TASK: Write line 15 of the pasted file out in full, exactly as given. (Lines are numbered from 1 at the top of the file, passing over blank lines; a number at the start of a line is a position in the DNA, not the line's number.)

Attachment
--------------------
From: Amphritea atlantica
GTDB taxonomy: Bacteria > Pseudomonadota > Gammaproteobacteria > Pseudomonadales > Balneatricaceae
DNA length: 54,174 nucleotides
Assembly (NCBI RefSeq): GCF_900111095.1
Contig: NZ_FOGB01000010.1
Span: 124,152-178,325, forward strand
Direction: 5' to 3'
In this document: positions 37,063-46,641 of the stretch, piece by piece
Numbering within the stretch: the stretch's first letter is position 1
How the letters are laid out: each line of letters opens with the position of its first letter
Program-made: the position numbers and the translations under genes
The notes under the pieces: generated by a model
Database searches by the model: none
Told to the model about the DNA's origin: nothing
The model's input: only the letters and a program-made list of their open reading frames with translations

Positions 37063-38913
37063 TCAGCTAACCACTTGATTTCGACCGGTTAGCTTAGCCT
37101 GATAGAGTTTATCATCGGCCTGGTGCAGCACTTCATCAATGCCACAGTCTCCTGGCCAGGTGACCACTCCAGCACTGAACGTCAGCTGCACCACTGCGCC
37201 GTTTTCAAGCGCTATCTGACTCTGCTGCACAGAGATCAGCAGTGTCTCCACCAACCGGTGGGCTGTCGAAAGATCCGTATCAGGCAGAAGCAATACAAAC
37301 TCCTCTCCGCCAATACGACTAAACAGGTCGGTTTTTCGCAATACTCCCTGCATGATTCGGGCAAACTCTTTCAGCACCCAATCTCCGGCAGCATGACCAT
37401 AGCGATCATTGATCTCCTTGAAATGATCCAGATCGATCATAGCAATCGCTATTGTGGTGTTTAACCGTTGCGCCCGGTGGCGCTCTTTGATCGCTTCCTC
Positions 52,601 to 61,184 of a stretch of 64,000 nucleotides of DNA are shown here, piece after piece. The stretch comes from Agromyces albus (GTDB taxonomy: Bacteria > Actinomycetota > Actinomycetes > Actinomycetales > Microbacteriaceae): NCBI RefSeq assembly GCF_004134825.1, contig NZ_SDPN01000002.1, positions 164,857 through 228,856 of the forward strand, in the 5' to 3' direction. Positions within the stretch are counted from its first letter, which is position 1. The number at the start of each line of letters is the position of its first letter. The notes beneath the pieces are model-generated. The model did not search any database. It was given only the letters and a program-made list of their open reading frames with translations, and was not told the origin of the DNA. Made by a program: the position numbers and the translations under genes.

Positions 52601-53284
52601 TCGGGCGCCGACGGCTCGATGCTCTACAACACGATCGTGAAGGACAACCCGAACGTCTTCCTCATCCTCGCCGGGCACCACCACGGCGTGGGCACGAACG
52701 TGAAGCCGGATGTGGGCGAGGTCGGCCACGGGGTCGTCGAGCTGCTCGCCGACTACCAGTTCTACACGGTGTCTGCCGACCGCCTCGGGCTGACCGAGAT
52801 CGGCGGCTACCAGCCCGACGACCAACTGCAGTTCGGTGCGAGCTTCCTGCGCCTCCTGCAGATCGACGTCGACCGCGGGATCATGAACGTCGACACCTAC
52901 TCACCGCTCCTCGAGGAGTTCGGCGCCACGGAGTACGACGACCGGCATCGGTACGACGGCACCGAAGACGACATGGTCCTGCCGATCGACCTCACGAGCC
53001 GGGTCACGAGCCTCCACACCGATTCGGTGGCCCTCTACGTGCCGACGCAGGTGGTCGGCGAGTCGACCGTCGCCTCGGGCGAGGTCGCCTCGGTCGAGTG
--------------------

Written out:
The model's input: only the letters and a program-made list of their open reading frames with translations